Stockton beach lies just to the north of Newcastle and is 32 km (20 mi) long and stretches. Over many years Stockton Beach has been the site of numerous shipwrecks and aircraft crash sites. In some areas it is as much as 1 km (0.6 mi) wide and has sand dunes over 30 metres (98 ft).
Each year the dunes move north by approximately 4 m (13 ft). The sand on Stockton Beach varies from hard to soft packed and changes daily with the changing winds and weather. The dunes are the largest continuous mobile sand dunes in the Southern Hemisphere and make for great 4 wheel driving and photography.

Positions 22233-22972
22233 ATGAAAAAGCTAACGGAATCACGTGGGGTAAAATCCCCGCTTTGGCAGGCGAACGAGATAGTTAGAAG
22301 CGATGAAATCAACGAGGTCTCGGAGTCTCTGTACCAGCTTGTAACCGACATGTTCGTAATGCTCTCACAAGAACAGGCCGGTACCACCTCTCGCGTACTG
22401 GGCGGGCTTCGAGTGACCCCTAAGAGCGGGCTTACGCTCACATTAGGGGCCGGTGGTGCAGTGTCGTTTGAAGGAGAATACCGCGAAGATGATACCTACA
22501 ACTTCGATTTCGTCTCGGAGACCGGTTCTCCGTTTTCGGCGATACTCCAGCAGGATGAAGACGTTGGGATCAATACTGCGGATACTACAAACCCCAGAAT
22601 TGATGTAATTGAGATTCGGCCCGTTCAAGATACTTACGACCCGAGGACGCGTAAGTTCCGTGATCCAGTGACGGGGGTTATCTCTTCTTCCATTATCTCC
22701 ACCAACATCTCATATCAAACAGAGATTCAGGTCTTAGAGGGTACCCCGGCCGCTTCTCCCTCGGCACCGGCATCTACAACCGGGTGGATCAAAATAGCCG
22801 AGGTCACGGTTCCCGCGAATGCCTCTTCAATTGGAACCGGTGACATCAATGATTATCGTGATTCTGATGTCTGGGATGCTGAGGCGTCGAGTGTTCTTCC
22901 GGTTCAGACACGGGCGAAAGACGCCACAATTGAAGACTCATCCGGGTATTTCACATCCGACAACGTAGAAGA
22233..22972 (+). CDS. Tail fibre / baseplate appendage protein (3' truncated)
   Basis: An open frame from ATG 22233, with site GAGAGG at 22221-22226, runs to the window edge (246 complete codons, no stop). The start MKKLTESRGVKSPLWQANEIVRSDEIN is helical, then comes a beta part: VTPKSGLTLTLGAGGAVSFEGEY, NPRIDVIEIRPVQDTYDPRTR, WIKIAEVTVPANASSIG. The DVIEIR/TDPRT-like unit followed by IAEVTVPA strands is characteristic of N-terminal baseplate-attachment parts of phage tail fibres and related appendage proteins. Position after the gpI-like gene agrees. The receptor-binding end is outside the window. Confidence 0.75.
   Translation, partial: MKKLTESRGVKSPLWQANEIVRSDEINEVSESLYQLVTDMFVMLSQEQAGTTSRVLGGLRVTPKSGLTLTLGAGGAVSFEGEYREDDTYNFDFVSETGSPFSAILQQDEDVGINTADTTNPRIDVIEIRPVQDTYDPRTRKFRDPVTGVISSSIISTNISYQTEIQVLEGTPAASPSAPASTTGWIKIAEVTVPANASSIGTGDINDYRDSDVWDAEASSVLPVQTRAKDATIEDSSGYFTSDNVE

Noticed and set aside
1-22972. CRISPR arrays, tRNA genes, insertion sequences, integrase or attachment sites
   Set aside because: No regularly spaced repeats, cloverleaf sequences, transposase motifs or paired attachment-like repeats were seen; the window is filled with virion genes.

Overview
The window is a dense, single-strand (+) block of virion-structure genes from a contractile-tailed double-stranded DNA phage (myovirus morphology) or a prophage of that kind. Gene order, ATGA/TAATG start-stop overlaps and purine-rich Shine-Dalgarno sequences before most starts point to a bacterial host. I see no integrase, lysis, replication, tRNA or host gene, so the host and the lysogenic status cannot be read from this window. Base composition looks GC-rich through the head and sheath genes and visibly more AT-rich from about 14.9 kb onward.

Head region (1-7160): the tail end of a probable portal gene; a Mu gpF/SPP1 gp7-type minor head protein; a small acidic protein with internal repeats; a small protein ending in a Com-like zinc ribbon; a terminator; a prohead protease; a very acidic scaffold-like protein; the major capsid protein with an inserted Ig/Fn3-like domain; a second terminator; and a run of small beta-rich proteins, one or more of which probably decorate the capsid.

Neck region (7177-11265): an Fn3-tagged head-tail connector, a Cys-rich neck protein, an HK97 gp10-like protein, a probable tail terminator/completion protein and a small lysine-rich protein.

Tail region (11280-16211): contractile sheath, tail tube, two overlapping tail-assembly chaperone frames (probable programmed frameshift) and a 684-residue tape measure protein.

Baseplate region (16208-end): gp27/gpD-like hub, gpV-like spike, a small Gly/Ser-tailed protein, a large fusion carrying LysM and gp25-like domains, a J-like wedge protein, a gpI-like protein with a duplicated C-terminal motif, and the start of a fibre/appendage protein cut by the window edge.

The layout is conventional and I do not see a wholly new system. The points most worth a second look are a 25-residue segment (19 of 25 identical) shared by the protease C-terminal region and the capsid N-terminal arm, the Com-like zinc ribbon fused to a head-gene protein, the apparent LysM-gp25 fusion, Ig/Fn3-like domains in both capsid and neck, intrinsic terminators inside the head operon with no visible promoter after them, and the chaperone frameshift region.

Due to storms and shifting of the frontal dunes access along the entire beach has been reduced for a period of time however there is a tourist company that operates buses to the Dunes and “Tin City”.
In the late 19th century shipwrecks on Stockton Beach were so common that two tin sheds were constructed on a part of the beach to hold provisions for shipwrecked sailors. During the Great Depression of the 1930s a group of squatters constructed a series of tin shacks at the site. During World War II the shacks were torn down to make way for an Army camp.
Today, eleven of the shacks, known collectively as “Tin City”, remain but no new shacks may be built. Nor can existing shacks be rebuilt if they are destroyed by the elements.
A bus load of Sundancers (a Newcastle based group of photographers) piled into the bus and headed down the beach in pitch black to shoot “Tin City” at sunrise.
This one was taken about an hour before sunrise:
This is the dunes on sunrise:
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